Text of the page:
Export (0) Print
Expand All
This topic has not yet been rated - Rate this topic

Field Design

The principle of encapsulation is one of the most important notions in object-oriented design. This principle states that data stored inside an object should be accessible only to that object.

A useful way to interpret the principle is to say that a type should be designed so that changes to fields of that type (name or type changes) can be made without breaking code other than for members of the type. This interpretation immediately implies that all fields must be private.

We exclude constant and static read-only fields from this strict restriction, because such fields, almost by definition, are never required to change.

X DO NOT provide instance fields that are public or protected.

You should provide properties for accessing fields instead of making them public or protected.

√ DO use constant fields for constants that will never change.

The compiler burns the values of const fields directly into calling code. Therefore, const values can never be changed without the risk of breaking compatibility.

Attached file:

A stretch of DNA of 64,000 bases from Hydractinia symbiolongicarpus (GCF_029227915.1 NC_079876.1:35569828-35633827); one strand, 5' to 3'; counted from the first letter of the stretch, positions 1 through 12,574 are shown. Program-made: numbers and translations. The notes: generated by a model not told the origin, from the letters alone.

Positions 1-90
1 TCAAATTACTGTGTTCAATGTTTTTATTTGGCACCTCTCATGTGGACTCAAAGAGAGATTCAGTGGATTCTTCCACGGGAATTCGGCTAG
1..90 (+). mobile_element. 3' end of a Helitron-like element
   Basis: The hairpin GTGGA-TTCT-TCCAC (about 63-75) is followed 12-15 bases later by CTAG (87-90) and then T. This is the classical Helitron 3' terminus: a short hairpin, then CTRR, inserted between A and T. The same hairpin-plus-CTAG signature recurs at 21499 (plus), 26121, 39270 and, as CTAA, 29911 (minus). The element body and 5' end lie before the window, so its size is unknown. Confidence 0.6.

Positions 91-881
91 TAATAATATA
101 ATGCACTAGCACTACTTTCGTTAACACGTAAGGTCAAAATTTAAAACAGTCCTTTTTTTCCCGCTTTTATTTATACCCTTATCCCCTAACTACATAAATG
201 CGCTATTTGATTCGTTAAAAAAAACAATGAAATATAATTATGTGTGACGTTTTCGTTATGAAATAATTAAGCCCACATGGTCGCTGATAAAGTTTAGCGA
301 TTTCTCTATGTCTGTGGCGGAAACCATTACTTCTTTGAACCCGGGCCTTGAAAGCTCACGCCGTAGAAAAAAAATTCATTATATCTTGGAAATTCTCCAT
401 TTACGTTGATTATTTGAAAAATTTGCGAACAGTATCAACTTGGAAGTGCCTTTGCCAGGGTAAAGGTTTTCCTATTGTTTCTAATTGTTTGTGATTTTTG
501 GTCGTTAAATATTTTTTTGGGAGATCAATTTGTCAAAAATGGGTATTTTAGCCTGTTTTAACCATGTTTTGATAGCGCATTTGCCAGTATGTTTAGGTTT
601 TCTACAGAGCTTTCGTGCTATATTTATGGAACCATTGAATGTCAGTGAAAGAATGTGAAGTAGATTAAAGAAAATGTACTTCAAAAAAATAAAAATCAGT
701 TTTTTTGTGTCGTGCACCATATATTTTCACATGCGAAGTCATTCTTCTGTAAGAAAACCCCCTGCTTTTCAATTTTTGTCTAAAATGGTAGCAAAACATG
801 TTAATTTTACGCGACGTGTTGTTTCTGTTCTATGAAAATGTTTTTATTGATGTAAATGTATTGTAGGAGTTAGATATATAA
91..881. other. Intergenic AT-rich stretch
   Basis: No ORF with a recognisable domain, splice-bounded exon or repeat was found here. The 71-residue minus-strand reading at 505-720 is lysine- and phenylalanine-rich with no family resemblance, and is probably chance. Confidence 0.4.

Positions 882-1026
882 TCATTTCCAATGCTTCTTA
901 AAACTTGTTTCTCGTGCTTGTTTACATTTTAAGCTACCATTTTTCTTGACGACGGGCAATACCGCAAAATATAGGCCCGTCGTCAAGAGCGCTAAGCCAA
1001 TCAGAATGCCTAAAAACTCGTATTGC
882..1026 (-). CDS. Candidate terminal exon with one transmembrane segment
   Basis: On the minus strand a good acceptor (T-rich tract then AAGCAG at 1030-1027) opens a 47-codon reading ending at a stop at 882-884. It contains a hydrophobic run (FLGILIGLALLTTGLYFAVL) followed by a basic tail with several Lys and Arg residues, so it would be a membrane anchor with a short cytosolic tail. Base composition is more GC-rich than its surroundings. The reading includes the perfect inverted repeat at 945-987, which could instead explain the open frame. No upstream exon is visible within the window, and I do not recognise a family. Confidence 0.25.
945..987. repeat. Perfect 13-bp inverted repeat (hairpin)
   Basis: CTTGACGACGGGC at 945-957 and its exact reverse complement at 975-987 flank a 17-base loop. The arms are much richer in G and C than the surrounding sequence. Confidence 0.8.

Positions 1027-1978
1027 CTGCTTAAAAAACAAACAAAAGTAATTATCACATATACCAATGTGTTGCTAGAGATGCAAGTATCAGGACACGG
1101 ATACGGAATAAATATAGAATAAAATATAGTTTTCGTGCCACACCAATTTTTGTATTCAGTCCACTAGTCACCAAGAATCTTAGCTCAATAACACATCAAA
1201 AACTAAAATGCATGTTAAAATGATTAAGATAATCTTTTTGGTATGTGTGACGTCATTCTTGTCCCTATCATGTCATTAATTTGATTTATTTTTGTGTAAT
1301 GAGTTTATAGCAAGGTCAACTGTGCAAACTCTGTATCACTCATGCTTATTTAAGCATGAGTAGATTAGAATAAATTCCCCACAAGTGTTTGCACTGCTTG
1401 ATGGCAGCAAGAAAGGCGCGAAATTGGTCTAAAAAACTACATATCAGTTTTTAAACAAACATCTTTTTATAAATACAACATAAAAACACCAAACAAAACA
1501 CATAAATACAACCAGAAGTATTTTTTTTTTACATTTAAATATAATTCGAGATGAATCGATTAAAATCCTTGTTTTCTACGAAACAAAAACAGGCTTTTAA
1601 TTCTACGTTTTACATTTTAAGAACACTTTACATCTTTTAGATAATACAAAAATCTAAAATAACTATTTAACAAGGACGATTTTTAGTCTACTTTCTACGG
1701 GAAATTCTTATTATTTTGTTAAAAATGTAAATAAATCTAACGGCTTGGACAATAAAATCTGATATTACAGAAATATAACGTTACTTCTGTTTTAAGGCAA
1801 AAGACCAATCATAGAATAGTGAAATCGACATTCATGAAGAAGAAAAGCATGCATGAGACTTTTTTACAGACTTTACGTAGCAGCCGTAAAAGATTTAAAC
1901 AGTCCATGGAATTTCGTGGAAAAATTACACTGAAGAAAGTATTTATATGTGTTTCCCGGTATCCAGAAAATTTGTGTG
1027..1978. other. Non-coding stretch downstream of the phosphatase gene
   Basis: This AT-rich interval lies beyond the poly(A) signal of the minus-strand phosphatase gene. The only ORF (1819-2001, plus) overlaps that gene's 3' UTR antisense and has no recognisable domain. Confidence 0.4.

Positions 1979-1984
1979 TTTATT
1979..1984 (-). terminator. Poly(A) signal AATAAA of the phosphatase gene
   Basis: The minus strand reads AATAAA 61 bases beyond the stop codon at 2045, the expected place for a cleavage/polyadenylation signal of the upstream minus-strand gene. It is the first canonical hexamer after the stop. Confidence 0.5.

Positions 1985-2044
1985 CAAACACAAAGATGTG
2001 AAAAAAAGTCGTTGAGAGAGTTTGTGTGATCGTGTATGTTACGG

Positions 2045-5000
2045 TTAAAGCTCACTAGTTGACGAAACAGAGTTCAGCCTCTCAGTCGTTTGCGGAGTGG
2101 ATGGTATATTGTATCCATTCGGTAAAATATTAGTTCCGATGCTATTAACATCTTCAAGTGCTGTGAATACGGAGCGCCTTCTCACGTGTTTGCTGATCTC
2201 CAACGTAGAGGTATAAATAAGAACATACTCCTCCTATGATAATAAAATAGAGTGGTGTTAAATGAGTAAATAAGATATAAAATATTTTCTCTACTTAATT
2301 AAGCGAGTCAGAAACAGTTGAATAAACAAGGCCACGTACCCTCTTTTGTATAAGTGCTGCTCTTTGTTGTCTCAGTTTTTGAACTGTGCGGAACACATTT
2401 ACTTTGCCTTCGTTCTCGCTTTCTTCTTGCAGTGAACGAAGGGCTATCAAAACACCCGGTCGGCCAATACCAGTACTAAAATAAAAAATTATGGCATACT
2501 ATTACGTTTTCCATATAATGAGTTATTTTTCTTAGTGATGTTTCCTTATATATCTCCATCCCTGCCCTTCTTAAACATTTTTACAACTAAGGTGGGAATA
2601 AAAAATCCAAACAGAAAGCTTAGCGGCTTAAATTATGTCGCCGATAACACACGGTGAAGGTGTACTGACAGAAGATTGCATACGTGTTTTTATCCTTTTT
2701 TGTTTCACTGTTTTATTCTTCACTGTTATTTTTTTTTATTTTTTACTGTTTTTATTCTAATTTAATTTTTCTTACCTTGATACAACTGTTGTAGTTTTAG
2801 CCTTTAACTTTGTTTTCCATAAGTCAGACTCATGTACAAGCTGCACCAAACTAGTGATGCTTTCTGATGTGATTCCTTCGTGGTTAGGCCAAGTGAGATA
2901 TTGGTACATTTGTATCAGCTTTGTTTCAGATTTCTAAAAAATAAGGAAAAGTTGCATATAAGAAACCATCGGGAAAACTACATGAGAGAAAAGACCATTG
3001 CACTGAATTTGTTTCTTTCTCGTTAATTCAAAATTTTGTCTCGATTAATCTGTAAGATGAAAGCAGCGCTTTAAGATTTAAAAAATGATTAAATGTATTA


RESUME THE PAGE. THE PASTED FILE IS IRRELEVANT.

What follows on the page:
√ DO use public static readonly fields for predefined object instances.

If there are predefined instances of the type, declare them as public read-only static fields of the type itself.

X DO NOT assign instances of mutable types to readonly fields.

A mutable type is a type with instances that can be modified after they are instantiated. For example, arrays, most collections, and streams are mutable types, but System.Int32, System.Uri, and System.String are all immutable. The read-only modifier on a reference type field prevents the instance stored in the field from being replaced, but it does not prevent the field’s instance data from being modified by calling members changing the instance.

Portions © 2005, 2009 Microsoft Corporation. All rights reserved.

Reprinted by permission of Pearson Education, Inc. from Framework Design Guidelines: Conventions, Idioms, and Patterns for Reusable .NET Libraries, 2nd Edition by Krzysztof Cwalina and Brad Abrams, published Oct 22, 2008 by Addison-Wesley Professional as part of the Microsoft Windows Development Series.

Did you find this helpful?
(1500 characters remaining)
Thank you for your feedback
Show:
© 2014 Microsoft. All rights reserved.